Canterbury Tales

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The Canterbury Tales is a collection of stories by Geoffrey Chaucer (1342-1400), written between 1387 and 1400.[1] It concerns a group of thirty pilgrims traveling to Canterbury in England. The pilgrims, who come from all layers of society, tell stories to each other to kill time while they travel to Canterbury. In the General Prologue to the work, Chaucer states as his intention that each pilgrim should tell two tales on the way to Canterbury and two tales on the way back.[2]

This project was left incomplete at Chaucer's death in 1400, and even those tales which were then completed had not been finally revised. Partially as a result of this, and partially because the printing press had yet to be invented when Chaucer wrote his works, The Canterbury Tales was passed down in several handwritten manuscripts. Scholars are uncertain about the intended order of the tales.

Contents

Some of the Tales

In the tales, pilgrims are given distinct personalities and characters, and the work is considered to be one of the precursors of the modern novel. Many of the tales are ribald and earthy and full of humor. Some of the more notable tales are

The Knight’s Tale

"A knight there was, and he a worthy man,
Who, from the moment that he first began
To ride about the world, loved chivalry,
Truth, honour, freedom and all courtesy." [3]

This is the first tale, a story rich in love, rivalry and chivalry. Two men fall in love with the same beautiful young girl.

The Miller’s Tale

"His mouth was like a furnace door for size.
He was a jester and could poetize,
But mostly all of sin and ribaldries.
He could steal corn and full thrice charge his fees;"

A bawdy but humorous tale, telling a rather different story of love.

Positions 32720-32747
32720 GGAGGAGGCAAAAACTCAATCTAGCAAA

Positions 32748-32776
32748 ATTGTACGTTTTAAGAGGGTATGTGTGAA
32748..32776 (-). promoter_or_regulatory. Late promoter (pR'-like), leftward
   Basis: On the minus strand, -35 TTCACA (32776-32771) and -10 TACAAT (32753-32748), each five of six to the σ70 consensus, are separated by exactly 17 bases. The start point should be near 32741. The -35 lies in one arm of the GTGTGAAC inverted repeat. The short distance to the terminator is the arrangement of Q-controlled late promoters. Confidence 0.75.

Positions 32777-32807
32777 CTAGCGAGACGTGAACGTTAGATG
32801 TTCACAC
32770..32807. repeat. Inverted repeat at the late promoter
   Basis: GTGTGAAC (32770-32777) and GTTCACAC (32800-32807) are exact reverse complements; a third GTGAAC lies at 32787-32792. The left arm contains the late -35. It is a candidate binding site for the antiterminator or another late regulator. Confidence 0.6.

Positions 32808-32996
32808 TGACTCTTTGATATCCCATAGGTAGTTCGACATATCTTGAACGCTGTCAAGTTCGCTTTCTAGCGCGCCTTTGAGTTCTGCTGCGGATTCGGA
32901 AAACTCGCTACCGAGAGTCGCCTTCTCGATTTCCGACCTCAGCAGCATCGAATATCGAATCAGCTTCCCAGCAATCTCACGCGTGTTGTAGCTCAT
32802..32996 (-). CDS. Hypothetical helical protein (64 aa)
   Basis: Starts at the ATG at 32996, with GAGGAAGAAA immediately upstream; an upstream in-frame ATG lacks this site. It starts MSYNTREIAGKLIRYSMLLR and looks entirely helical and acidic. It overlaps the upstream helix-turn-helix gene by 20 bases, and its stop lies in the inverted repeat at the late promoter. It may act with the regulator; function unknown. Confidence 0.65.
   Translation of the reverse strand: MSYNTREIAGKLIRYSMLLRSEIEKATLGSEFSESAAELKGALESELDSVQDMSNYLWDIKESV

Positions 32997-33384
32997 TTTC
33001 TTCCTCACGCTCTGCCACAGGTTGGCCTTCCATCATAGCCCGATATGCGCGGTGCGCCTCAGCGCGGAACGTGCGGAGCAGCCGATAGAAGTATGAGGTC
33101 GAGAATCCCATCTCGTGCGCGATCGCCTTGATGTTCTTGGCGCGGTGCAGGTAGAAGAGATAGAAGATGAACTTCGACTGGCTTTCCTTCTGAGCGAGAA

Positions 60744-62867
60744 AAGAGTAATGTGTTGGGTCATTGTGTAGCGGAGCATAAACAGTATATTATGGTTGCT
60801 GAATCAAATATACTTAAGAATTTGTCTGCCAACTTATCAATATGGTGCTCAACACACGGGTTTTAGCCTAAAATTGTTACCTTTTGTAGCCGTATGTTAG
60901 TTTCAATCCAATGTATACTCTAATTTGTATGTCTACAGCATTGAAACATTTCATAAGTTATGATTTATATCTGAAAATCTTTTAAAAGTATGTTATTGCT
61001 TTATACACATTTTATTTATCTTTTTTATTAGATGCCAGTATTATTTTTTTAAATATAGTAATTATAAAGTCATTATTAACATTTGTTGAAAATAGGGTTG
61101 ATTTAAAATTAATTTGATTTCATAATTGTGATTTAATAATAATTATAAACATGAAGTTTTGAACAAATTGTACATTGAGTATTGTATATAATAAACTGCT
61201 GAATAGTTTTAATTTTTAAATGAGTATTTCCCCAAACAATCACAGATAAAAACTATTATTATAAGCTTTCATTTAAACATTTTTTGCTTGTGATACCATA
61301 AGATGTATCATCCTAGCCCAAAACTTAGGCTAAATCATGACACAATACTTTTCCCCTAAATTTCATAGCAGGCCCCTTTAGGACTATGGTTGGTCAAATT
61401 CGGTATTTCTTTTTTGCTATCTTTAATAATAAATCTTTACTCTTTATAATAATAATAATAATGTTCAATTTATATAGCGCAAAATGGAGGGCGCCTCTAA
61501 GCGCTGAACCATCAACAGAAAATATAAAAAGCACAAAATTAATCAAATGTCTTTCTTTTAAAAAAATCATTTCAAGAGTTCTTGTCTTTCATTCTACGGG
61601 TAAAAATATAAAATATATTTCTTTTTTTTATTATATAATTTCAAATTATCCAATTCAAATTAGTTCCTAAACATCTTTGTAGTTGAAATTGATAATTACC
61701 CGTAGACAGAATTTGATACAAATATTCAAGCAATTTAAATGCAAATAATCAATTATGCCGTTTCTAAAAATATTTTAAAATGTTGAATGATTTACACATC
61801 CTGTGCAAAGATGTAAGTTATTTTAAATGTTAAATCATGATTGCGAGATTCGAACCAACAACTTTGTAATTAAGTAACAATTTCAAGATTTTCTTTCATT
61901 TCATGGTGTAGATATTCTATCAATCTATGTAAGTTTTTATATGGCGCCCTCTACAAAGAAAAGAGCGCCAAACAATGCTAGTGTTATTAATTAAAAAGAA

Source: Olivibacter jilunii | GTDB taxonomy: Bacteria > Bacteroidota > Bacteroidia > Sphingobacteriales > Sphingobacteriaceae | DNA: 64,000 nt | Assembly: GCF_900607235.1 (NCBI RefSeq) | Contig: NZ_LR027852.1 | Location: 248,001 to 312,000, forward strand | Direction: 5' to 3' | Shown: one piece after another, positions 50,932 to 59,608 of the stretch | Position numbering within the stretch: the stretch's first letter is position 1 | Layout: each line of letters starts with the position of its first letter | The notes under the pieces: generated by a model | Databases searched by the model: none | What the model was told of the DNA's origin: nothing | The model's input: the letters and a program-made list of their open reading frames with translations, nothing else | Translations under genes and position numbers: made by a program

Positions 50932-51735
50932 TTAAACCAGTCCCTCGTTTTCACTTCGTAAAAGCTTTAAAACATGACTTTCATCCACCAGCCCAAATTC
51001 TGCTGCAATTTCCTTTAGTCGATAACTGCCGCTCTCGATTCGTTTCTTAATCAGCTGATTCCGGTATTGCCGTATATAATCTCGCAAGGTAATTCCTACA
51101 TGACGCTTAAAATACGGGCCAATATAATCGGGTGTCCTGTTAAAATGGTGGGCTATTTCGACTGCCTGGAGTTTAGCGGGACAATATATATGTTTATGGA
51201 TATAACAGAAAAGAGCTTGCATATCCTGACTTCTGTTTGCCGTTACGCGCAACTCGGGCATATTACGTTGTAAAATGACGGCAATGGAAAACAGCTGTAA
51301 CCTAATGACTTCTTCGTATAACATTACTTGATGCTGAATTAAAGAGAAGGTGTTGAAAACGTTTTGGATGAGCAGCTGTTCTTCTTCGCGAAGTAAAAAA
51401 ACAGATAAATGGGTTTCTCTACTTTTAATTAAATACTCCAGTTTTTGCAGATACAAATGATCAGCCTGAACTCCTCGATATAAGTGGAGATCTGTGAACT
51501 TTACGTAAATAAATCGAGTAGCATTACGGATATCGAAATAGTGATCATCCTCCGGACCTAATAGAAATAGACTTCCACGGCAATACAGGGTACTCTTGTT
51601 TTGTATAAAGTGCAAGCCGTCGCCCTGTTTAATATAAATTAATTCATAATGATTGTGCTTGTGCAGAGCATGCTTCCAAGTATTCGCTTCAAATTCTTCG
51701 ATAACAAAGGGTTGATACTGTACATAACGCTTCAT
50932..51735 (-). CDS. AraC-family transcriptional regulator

The Wife of Bath’s Tale

"She'd been respectable throughout her life,
With five churched husbands bringing joy and strife,
Not counting other company in youth;
But thereof there's no need to speak, in truth."

She tells a thoughtful tale which poses the question, "What thyng is it that wommen moost desiren[?]" ("What do women most desire?"). Her romantic tale is set in the time of King Arthur.

The Nun’s Priest’s Tale

"Then spoke our host out, in rude speech and bold,
And said he unto the nun's priest anon:
"Come near, you priest, come hither, you Sir John,
Tell us a thing to make our hearts all glad;" [4]

An animated farmyard tale of a cockerel, a hen and a wily old fox.

The Pardoner’s Tale

"With him there rode a gentle pardoner
Of Rouncival, his friend and his compeer;
Straight from the court of Rome had journeyed he.
Loudly he sang "Come hither, love, to me,"

A thrilling tale of death and trickery and one which will leave you with a slight tingle down your spine. The tale has an unexpected ending.[5]

Chaucer wrote in Middle English, a form of English that is so archaic that it can be difficult to understand without a glossary or explanatory notes. Most modern English readers prefer to read it in translation.

References

  1. http://www.librarius.com/cantales.htm
  2. To this end Chaucer's text reads: "This is the poynt, to speken short and pleyn, / That ech of yow, to shorte with oure weye, / In this viage shal telle tales tweye / To Caunterbury-ward, I mene it so, / And homward he shal tellen othere two...." (This is the point, to speak short and plain, that each of you, to pass the time on this voyage, will tell two tales toward Canterbury and another two homeward.) --Prologue, lines 792-96
  3. http://classiclit.about.com/library/bl-etexts/gchaucer/bl-gchau-can-genpro.ht
  4. http://classiclit.about.com/library/bl-etexts/gchaucer/bl-gchau-can-nun.htm
  5. For a full account of all the tales see: http://www.courses.fas.harvard.edu/~chaucer/cantales.html

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